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New Tech Partnership Boosts Counter-Insurgency (COIN) Operations


Intelligence and investigation software company i2 and geospatial analysis specialist Esri have entered into a new partnership agreement to provide defense, national security, and law enforcement agencies with new powers to undertake current and future counter-insurgency (COIN) operations.

As i2 now becomes one of Esri’s Gold Tier partners, the company is able to preview the first module of the i2 Analyst’s Notebook — Esri Edition, a piece of geospatial, link, and temporal analysis software that includes military, intelligence, law enforcement, and civilian applications.

In conjunction with this announcement, i2 has said that it is providing security analysts with the power to incorporate and visualize human demographics, road networks, railway lines, and critical pieces of civil engineering infrastructure in the hunt for terrorist cells. The new solution also includes advanced human terrain mapping capabilities to examine and to understand the dynamics of roadside bombs and Improvised Explosive Devices (IEDs).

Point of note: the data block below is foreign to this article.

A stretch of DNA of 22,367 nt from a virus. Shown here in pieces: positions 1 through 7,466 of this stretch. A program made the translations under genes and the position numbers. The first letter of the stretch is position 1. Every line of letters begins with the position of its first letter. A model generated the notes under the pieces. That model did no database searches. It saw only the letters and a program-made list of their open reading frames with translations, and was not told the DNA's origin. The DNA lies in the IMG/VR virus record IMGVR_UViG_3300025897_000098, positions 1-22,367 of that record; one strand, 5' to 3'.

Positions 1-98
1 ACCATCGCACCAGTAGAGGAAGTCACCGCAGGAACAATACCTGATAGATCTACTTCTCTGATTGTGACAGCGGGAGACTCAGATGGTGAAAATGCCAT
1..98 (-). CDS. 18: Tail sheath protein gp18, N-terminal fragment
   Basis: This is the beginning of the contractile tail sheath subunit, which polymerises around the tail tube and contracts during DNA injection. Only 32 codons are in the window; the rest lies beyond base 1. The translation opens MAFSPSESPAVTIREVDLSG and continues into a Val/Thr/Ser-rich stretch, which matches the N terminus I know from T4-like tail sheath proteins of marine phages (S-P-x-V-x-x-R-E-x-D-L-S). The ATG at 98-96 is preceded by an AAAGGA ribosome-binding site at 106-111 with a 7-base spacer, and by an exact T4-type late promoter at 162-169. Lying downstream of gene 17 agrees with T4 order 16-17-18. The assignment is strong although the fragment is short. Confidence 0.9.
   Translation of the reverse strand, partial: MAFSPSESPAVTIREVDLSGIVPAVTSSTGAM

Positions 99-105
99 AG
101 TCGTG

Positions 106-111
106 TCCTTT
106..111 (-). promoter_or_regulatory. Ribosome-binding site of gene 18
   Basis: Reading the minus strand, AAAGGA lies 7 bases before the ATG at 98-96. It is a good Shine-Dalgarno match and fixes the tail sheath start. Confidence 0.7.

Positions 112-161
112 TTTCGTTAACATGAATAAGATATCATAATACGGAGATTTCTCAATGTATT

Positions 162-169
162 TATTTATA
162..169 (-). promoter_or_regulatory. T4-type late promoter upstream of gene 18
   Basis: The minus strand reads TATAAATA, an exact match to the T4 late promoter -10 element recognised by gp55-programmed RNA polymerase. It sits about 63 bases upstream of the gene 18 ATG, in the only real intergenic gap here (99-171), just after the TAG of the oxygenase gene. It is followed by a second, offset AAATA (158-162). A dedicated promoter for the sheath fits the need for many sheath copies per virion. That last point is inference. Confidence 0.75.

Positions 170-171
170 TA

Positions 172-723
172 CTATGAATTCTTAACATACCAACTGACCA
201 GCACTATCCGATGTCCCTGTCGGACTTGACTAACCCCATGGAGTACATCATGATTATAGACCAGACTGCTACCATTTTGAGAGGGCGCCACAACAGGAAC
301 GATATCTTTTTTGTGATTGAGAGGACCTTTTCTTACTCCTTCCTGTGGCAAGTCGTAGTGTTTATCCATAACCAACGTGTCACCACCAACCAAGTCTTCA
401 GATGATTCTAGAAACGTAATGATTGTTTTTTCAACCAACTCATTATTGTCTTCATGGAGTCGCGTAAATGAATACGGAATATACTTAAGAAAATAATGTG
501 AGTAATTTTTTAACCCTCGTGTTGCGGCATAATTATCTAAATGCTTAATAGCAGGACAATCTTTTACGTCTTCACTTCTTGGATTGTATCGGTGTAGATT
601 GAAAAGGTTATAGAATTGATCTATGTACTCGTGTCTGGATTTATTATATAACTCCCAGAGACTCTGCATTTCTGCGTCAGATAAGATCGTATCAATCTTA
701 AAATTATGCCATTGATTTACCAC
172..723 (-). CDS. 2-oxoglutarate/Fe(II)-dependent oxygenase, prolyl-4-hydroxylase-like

According to i2, analysts recognize the value of intelligence products that integrate and visualize geographic, temporal, and link relationships within a single comprehensive picture. The company says that using this technology, users can establish the people and locations that a suspect may be associated with, determine the routes they may have taken, and draw a buffer around a route and then query for suspicious activity, incidents, or other relevant intelligence within that buffered region.

“Geography and ‘dots on maps’ are at the core of what public safety, defense, and intelligence organizations do. But, ‘dots on maps’ are only the beginning. Through the integration of link and social network analysis capabilities with a complete GIS, public safety, defense, and intelligence agencies can now answer the other critical questions of who, what, when and why. Through one common interface, virtually every organization can accelerate its ability to become more intelligence-led and knowledge-driven,” said E.B. Chambers of Homeland Security’s Intelligence and Analysis Department.


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